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E-books

Federal appeals court keeps e-books pricing conspiracy ruling against Apple intact

The Second U.S. Circuit Court of Appeals in Manhattan has ruled 2-1 to uphold the 2013 decision to find Apple lible for conspiring with major book publishers to raise the price of e-books.

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Apple's $450 million e-book settlement gains court approval

U.S. District Judge Denise Cote had approved Apple's agreement to settle its case where the iBooks-seller was accused of conspiring with five different publishers to raise e-book pricing for customers. The $450 million settlement had received preliminary approval back in August, and now the judge has fully approved it asking Apple to pay $400 million to as many as 23 million iBooks customers and $50 million to attorneys.

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Court approves Apple's $450 million e-book settlement

Apple has secured a preliminary approval from the courts for its e-book settlement of $450 million. The class action law suit was filed against Apple on behalf of consumers and 33 states alleging that the iBooks-seller had conspired with five publishers to set e-book prices high, hurting consumers.

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Oyster turns the page on its subscription e-book service, now open to all

Previously requiring an invitation, subscription based e-book service Oyster has today gone live to all and brings a universal iPhone and iPad app to the App Store to make full use of it. If you read a lot of e-books, Oyster's $9.95 monthly subscription fee could be right up your street, with a library of over 100,000 books.

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U.S.A. vs. Apple ebook trial set for June 2013

The United States Justice Department will have their day in court against Apple -- but they'll have to wait for June 3, 2013 to do it. If you're joining this story in-progress, the U.S. government has accused Apple of anti-competitive practices and collision with book publishers to "boost the prices of ebooks". Apple claims they're fighting to keep the market free from Amazon dominance.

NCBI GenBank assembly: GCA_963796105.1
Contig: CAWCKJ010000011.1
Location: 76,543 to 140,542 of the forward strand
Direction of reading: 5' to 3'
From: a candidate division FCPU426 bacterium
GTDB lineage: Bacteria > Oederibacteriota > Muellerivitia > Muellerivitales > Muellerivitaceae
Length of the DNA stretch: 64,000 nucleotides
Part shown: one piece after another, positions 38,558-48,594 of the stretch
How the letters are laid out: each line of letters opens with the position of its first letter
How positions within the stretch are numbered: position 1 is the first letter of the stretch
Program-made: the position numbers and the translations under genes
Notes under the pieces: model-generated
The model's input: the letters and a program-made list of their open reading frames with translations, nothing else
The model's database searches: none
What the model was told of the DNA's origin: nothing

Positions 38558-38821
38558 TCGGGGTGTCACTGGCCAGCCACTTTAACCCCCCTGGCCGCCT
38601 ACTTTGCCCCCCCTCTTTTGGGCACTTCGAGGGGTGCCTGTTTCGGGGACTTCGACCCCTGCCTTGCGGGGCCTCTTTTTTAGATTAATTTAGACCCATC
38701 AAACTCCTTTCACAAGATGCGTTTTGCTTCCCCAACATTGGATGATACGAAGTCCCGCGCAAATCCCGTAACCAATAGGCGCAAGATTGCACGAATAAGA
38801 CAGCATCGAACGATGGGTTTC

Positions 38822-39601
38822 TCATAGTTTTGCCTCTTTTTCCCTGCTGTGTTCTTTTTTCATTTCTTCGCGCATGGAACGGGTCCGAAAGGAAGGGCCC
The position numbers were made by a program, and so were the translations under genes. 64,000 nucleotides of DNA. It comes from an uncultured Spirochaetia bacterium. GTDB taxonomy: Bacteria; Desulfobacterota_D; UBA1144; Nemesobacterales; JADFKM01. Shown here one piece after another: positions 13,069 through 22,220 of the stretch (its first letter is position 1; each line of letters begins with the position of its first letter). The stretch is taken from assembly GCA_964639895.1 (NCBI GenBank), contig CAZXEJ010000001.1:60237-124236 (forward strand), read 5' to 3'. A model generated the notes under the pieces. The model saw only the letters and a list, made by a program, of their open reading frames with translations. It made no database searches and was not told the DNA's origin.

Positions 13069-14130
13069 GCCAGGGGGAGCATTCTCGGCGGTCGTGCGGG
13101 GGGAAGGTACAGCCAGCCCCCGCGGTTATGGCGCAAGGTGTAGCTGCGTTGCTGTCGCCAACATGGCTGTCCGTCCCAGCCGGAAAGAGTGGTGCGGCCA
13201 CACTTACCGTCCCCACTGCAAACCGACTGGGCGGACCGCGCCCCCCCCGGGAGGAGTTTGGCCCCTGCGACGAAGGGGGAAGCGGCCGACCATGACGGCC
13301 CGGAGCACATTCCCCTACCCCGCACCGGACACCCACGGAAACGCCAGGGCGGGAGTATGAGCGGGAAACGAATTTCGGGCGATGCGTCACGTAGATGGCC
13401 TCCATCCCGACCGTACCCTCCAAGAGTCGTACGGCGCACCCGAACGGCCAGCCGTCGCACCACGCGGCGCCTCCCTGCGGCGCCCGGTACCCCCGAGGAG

Amazon Inc, which makes the Kindle e-reader, had long sold e-books for as little as $9.99. The government complaint quoted Apple's late co-founder Steve Jobs as wanting to offer publishers a means to boost prices, and "create a real mainstream e-books market at $12.99 and $14.99."

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17 more states join e-book class action lawsuit against Apple, Steve Jobs involvement surfaces

17 more American states have joined the class action lawsuit against Apple and publishers for e-book pricing collusion according to amended court documents. The new docs also revealed an e-mail from the late Steve Jobs describing how he saw the situation to the parent company of one of the conspiring publishers.

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Some publishers already settling on e-book pricing, but Apple's not budging yet

Apple, Penguin, and Macmillan haven't shown any signs of settling with the Department of Justice over charges of e-book pricing collusion issued yesterday, sources say. However, the other publishers in the suit, HarperCollins, Hachette, and Simon & Schuster, are likely to settle before the investigation goes any further.

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Apple hit with antitrust lawsuit over e-book pricing

The U.S. Justice Department has just slapped Apple and their various publishing partners, like HarperCollins, Macmillan, and Penguin, with chrages of e-book pricing collusion. Sources say that HarperCollins is in a hurry to get the issue settled as soon as today, but Penguin was ready to put up a fight in court.

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